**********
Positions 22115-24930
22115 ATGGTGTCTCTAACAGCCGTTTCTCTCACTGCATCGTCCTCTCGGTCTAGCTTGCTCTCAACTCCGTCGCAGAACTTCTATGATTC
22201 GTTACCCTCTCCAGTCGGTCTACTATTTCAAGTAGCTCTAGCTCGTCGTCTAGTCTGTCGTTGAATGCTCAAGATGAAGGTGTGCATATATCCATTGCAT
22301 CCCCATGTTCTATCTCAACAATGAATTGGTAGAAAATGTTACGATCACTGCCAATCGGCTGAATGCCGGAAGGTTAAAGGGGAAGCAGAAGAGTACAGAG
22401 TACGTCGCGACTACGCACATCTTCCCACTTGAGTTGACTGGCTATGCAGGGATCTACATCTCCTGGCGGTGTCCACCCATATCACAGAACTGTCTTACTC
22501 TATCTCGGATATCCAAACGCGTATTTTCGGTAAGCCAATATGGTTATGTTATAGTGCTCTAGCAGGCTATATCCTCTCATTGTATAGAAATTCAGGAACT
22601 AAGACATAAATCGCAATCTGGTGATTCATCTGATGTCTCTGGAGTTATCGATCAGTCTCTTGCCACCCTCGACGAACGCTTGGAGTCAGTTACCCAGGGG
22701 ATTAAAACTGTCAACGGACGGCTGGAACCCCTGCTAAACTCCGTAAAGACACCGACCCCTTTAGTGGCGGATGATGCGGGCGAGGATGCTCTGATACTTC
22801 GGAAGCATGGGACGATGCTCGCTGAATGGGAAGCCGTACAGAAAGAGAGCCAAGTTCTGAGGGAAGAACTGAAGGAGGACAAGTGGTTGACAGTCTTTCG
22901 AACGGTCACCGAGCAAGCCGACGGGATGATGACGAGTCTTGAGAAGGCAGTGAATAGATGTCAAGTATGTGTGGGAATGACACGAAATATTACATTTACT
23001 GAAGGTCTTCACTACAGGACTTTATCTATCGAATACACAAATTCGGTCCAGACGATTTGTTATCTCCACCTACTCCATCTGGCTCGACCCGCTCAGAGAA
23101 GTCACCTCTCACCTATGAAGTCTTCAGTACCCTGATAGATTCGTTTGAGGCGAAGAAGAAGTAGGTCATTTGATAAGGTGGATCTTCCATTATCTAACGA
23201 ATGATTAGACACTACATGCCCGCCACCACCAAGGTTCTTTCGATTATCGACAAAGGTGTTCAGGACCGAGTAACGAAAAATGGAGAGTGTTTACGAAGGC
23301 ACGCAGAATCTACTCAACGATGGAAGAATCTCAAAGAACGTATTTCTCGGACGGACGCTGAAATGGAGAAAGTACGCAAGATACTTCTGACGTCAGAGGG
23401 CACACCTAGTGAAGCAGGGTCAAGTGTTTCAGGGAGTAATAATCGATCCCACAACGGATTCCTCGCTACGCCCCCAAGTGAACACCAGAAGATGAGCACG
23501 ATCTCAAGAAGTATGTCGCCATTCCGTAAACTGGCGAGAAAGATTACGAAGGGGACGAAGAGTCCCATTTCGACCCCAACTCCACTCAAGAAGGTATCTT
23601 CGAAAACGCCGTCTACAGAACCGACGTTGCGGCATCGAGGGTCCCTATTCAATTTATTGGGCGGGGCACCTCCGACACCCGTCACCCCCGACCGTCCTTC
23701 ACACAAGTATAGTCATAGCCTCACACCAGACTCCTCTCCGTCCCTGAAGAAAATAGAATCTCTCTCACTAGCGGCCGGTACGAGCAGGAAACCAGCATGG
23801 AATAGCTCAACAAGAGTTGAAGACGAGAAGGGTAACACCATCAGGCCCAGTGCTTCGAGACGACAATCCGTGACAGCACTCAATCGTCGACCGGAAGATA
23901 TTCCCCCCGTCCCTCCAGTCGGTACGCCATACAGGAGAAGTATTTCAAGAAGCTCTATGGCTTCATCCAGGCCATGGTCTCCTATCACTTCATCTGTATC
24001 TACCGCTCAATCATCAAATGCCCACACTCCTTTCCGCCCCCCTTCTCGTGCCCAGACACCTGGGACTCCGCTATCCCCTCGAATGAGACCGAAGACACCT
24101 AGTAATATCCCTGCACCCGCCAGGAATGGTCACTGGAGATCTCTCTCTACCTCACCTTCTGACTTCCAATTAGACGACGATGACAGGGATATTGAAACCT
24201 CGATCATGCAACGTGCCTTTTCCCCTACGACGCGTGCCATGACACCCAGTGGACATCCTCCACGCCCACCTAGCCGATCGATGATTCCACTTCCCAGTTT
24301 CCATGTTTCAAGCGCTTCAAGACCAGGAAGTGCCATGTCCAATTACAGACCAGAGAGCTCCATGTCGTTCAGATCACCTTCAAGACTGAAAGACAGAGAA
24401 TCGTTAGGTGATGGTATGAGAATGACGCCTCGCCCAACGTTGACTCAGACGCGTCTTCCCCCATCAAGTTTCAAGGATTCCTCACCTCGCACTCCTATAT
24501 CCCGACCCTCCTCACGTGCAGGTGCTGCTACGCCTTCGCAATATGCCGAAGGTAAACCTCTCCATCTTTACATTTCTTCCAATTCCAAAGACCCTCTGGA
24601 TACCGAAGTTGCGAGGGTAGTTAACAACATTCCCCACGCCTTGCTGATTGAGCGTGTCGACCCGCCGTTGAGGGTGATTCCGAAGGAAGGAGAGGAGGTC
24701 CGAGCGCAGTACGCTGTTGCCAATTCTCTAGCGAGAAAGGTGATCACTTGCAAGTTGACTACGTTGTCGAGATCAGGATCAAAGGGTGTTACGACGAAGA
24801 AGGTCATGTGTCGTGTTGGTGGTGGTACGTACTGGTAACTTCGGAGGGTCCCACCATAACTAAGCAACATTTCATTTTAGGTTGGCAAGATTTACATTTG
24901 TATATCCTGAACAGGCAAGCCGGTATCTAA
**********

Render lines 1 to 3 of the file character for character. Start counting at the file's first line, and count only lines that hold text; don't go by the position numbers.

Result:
Positions 22115-24930
22115 ATGGTGTCTCTAACAGCCGTTTCTCTCACTGCATCGTCCTCTCGGTCTAGCTTGCTCTCAACTCCGTCGCAGAACTTCTATGATTC
22201 GTTACCCTCTCCAGTCGGTCTACTATTTCAAGTAGCTCTAGCTCGTCGTCTAGTCTGTCGTTGAATGCTCAAGATGAAGGTGTGCATATATCCATTGCAT